Learn about the COVID-19 test and testing criteria.

What are the tests available for COVID-19?

Learn about the COVID-19 test and testing criteria

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There are two kinds of tests available for COVID-19:

  • Viral test which tells you if you are currently infected with COVID-19
  • Antibody test which tells you if you were previously infected with COVID-19

According to the CDC, an antibody test may not be able to show if you have a current infection, because it can take 1-3 weeks after infection to make antibodies. Antibodies are key elements in your body that recognize foreign substances such as viruses and bacteria to neutralize them and attack them by other mechanisms in your body. Scientists still do not know if having antibodies to COVID-19 can protect someone from getting infected with the virus again, or how long that protection might last.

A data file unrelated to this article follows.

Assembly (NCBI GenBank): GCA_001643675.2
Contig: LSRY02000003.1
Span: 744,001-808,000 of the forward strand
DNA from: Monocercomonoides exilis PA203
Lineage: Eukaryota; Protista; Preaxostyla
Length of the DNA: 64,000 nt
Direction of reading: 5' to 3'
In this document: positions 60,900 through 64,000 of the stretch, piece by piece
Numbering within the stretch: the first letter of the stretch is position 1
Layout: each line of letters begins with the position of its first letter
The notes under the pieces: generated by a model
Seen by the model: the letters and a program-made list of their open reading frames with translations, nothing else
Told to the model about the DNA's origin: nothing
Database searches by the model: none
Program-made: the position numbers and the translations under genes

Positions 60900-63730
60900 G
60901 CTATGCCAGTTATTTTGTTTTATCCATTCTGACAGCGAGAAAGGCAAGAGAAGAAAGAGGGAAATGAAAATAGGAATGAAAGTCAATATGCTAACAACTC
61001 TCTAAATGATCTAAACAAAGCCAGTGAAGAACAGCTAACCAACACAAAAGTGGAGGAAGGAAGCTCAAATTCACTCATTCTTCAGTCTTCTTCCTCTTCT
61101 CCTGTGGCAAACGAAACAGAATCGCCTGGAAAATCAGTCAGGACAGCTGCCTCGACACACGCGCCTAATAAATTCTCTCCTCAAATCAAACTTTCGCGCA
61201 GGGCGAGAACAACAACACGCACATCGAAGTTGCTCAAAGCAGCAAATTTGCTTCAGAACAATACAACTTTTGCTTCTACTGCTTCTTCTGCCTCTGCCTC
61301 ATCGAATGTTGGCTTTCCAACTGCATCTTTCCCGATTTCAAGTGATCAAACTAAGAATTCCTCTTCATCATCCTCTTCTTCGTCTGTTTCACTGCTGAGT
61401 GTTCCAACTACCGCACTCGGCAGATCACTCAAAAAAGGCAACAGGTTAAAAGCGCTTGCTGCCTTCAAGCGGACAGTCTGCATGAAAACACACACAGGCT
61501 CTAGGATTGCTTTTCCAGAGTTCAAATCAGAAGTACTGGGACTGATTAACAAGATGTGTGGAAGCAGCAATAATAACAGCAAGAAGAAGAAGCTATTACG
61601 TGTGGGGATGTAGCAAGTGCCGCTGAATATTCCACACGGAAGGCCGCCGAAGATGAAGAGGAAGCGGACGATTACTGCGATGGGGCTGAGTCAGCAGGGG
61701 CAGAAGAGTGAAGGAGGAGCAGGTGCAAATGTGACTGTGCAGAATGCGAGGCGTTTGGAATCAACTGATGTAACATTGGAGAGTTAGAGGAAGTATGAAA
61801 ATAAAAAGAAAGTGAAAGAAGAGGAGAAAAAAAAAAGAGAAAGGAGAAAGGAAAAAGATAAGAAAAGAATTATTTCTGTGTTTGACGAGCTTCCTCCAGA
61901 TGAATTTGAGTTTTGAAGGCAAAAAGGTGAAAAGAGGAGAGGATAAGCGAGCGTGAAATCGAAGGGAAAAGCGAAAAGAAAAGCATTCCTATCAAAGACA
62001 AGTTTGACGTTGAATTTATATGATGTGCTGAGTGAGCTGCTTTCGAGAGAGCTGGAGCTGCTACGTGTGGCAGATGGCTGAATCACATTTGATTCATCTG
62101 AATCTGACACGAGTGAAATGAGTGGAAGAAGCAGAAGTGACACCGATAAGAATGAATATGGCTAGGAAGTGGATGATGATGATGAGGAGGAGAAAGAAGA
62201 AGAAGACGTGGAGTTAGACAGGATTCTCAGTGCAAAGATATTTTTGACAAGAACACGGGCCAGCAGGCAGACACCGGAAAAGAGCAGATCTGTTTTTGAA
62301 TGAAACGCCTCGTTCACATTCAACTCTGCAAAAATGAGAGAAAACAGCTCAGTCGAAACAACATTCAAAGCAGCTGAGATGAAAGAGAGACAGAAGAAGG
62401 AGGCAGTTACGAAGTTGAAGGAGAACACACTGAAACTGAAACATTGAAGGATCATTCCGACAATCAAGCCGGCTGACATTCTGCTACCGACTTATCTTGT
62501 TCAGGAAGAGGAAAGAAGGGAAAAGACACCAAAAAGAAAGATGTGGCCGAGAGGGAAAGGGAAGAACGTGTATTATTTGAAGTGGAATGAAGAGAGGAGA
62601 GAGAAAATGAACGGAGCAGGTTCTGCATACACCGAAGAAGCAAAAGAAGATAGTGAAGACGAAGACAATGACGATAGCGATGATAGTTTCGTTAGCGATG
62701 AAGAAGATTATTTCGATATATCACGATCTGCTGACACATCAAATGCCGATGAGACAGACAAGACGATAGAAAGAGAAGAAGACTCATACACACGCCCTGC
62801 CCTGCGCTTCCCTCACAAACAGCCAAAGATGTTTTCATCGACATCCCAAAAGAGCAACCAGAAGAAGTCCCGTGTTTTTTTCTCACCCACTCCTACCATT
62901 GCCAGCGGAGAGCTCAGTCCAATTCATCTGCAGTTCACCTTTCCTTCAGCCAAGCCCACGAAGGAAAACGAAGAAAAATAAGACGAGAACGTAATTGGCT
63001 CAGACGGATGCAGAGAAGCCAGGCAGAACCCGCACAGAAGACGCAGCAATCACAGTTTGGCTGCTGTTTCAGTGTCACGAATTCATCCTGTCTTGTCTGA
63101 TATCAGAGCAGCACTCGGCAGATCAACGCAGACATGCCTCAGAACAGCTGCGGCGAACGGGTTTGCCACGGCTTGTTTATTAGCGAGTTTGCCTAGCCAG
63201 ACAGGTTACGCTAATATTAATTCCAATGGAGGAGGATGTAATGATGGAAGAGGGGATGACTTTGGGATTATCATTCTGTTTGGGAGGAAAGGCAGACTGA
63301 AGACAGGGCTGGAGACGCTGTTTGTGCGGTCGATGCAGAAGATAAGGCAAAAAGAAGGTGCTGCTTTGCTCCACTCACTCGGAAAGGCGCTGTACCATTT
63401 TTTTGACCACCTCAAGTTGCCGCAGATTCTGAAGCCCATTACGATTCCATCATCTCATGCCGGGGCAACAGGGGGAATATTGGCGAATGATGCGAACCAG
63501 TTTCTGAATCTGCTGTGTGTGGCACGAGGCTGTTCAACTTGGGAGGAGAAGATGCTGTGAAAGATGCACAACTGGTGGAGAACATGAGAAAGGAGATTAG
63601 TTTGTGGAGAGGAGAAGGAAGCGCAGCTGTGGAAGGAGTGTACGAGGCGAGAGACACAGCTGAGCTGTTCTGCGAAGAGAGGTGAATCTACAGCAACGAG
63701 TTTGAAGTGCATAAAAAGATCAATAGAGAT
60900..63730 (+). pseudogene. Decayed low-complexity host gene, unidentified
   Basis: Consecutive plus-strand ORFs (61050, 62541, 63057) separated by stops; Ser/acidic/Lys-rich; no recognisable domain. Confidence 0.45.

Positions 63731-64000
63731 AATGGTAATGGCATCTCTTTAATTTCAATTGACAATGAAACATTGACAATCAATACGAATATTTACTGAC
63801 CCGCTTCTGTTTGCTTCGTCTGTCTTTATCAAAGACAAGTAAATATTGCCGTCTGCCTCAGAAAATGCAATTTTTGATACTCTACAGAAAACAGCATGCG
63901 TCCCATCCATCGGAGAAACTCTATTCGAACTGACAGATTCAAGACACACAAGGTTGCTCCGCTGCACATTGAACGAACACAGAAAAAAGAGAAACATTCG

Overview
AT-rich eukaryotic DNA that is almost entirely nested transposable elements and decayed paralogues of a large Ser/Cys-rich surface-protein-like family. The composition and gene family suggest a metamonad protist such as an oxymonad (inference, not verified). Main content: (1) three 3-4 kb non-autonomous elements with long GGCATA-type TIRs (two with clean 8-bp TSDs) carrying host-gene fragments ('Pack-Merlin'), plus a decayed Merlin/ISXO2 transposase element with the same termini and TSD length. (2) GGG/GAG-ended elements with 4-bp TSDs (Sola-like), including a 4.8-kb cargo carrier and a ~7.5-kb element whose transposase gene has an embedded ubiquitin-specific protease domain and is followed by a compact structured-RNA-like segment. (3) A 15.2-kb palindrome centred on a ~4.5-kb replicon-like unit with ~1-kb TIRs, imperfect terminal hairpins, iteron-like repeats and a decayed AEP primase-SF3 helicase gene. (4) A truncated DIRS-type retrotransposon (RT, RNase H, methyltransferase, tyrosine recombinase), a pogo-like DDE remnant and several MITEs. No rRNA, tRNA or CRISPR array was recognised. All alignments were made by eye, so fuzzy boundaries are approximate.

Viral testing might not be available for everyone due to limited supplies and testing criteria determined by state and local health departments or healthcare providers. However, if you have symptoms or think you may have been exposed to COVID-19, it is important you call your doctor or a healthcare facility, or local health department, and follow their guidelines on what to do. Your doctor will consider different risk factors for whether or not you should get tested for the virus, such as your age, your general health, where you live and work, your exposure risk, your travel history and your current symptoms.If you have a primary doctor who does not provide testing at their medical facility, you will be referred to a COVID-19 testing site. You can take your doctor’s referral to the testing site; however, it is likely you will go through a second assessment by a medical professional to determine whether or not you need a COVID-19 test. If you do not have a primary doctor, some cities have testing sites available to the public, including some that are free of cost. Contact your local health department to ask about what options are available in your area.Typically, you are most likely to get tested for COVID-19 if you: